Alex Yee wins Cape Town ITU World Cup

Chief Correspondent

20 year-old Brit wins his first ITU Triathlon World Cup Gold in South Africa


Japan’s Ai Ueda runs to victory ahead of Summer Rappaport

Around three years ago now, a former and distinguished Great Britain Elite athlete and coach told me his opinion on Alex Yee’s potential in the sport. He said, quite directly, “Alex Yee is a f&%^ing freak. He has the potential to do pretty much anything, he has that much talent. The longer that people don’t know about him, the better, so we can just let him get on with developing quietly without expectation.”

While I’ve personally been following Alex since his very first multisport races, perhaps a decade or more ago, his ‘cover’ to the wider triathlon world was more than blown in 2018, when – as a triathlete – he won the British Senior 10,000m track championship title. He ran a fraction under 27:52 while doing that at Highgate last year, and went on to represent Great Britain at the European Athletics Championships in Berlin (via a 13:34 5000m run in the London Diamond League event). Already a European (2017) and World (2016) Junior Duathlon Champion, 2018 was the year that the triathlon and running world’s all took significant notice of the fast-running young Brit at senior level.

Ending his 2018 (triathlon) season with a Triathlon World Cup Bronze medal in China, another highlight in the soon to be 21 year old’s career today, with an impressive win to kick off 2019 at the Discovery Triathlon World Cup Cape Town. It may be eight days early, but happy 21st Alex. A $7,500 winners cheque too.

Without winner for the last two years, Richard Murray, the race was always going to be a little more open – and while a World Cup event is one level down from the top tier World Triathlon Series, the start-list still featured Olympic Bronze medallist, Grand Final Final winner and Commonwealth Games Champion, Henri Schoeman (RSA) along with many familiar WTS names such at Joao Silva (POR), Richard Varga (SVK), Justus Nieschlag (GER), Vicente Hernandez (ESP) and Shachar Sagiv (ISR).

No surprise to see Varga, Schoeman and Igor Polyansky (RUS) lead the way in the water, an 8:01, with Yee’s relative weakness in the water still showing, a full minute back. Despite that gap, by T2 around 40 athletes would start the run within 15 seconds as the field came back together on the bike. Yee was out of transition 14 seconds down on leader Schoeman and in 36th position. That didn’t last for too long.

Alex found his run form immediately and by the end of the first lap had no only overturned his deficit, but pushed on and taken a significant lead of 13 seconds. Too much, too soon? Absolutely not.

With a 14:41 run split, only second placed Smoragiewicz (14:59) and third placed Silva (14:57) went under 15 minutes, resulting in what was a comfortable winning margin of 15 seconds, while the US athlete got the better of Portugal in the sprint finish for second place, two seconds ahead of 2018 Commonwealth Games Gold medallist, Schoeman.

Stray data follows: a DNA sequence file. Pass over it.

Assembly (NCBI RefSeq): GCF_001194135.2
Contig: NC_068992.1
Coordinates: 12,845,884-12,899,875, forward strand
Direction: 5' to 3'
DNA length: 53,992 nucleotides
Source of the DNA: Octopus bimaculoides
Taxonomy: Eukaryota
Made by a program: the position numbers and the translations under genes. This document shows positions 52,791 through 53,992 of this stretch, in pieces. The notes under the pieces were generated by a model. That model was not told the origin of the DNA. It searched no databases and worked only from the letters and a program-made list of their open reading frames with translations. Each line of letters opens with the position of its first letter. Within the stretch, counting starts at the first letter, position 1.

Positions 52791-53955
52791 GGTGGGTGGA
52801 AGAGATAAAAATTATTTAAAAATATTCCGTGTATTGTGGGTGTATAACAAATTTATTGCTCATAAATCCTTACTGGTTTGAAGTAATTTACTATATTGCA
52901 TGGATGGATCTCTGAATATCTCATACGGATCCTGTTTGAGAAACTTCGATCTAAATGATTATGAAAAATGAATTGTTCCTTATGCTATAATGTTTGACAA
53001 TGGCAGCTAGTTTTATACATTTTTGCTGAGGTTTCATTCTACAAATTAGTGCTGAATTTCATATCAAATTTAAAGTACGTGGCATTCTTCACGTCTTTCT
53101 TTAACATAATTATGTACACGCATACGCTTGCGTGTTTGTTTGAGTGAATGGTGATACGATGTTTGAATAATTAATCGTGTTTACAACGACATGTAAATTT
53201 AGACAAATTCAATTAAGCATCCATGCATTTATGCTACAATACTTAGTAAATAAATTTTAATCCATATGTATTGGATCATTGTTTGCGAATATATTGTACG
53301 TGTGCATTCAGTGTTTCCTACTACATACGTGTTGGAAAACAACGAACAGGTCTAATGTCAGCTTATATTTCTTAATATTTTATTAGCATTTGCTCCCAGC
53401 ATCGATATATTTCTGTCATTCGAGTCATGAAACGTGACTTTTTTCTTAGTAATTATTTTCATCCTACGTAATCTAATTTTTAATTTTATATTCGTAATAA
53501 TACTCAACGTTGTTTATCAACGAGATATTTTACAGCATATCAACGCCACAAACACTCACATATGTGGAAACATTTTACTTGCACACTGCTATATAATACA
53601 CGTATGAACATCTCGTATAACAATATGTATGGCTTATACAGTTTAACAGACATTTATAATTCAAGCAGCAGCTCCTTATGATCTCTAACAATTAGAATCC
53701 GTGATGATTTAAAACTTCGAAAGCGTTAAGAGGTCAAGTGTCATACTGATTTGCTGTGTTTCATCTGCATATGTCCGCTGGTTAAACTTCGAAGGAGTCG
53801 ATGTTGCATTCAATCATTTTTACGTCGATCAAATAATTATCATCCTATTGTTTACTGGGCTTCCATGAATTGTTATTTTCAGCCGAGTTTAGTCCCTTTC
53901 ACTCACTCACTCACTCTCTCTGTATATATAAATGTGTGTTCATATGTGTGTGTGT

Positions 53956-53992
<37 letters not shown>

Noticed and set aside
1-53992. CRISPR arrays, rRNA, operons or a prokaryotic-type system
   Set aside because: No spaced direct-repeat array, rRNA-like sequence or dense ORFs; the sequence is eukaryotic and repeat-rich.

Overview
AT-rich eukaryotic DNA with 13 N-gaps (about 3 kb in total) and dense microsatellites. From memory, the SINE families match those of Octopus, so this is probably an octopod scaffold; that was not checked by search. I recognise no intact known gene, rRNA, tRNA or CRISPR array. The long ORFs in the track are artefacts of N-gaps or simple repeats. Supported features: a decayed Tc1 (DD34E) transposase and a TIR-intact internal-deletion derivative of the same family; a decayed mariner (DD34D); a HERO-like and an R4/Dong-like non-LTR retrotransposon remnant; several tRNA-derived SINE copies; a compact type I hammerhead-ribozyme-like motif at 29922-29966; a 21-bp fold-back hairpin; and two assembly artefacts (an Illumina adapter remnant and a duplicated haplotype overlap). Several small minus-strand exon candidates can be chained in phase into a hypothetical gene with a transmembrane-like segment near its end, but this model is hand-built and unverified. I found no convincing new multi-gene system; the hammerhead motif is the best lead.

A great result for Alex – and indeed the Great Britain men’s team. With Olympic qualifying starting this season, that will surely mean Yee will earn his first WTS event starts, while the additional country points will assist after what was a less than stellar year in 2018 from the British men in ITU World Series events.

Yee continues to show his triathlon potential – while the results analysis highlights the (already known) weaknesses. The youngster has the potential to win at the highest level – and depending on how races play out tactically, will likely also see himself from time-to-time finishing significantly out of podium contention if he misses the (bike) train back towards the front of the race. At 21 years old and improving year-on-year, that’s normal and will provide a great education to a young man who has already proven his ability to deal with the lows, as well as the highs of sport.

Enjoy the journey and – going back to the first paragraph – it’s not yet time to heap too much pressure on his shoulders.

Ueda powers to victory

At 35 years of age, Japan’s three-time Olympian Ai Ueda is at the other end of the experience spectrum to Alex Yee – but once again, it was the run that was her key to victory today.

A small group of six – Fuka Sega (JPN), Summer Rappaport (USA), Tamara Gorman (USA), Rachel Klamer (NED), Sara Perez Sala (ESP) and Maya Kingma (NED) – tried to break clear on the bike, but the chase group headed by Ueda and Great Britain’s India Lee prevented them from getting too far away from the main pack.

On to the 5km run and Ueda closed her small T2 deficit to join Summer Rappaport (formerly Cook), starting the final lap of the run. Her closing run split of 16:56 was a full 16 seconds better than the American, who in turn was another 16 second quicker than Gorman, those three fastest run splits comprising the final podium positions too.

An excellent race from London-based South African, Gillian Sanders to take fifth place on home soil, while India Lee finished 15h with an 18:32 closing run split.

Discovery Triathlon World Cup Cape Town – Sunday 10th February 2019
750m / 20km / 5km


1st – Ai Ueda (JPN) – 57:23
2nd – Summer Rappaport (USA) – 57:31
3rd – Tamara Gorman (USA) – 57:44
4th – Rachel Klamer (NED) – 57:58
5th – Gillian Sanders (RSA) – 58:10

15th – India Lee (GBR) – 58:59


1st – Alex Yee (GBR) – 52:04
2nd – Tony Smoragiewicz (USA) – 52:19
3rd – Joao Silva (POR) – 52:19
4th – Henri Schoeman (RSA) – 52:21
5th – Justus Nieschlag (GER) – 52:23


John Levison
Written by
John Levison
TRI247's Chief Correspondent, John has been involved in triathlon for well over 30 years, 15 of those writing on these pages, whilst he can also be found commentating for events across the UK.
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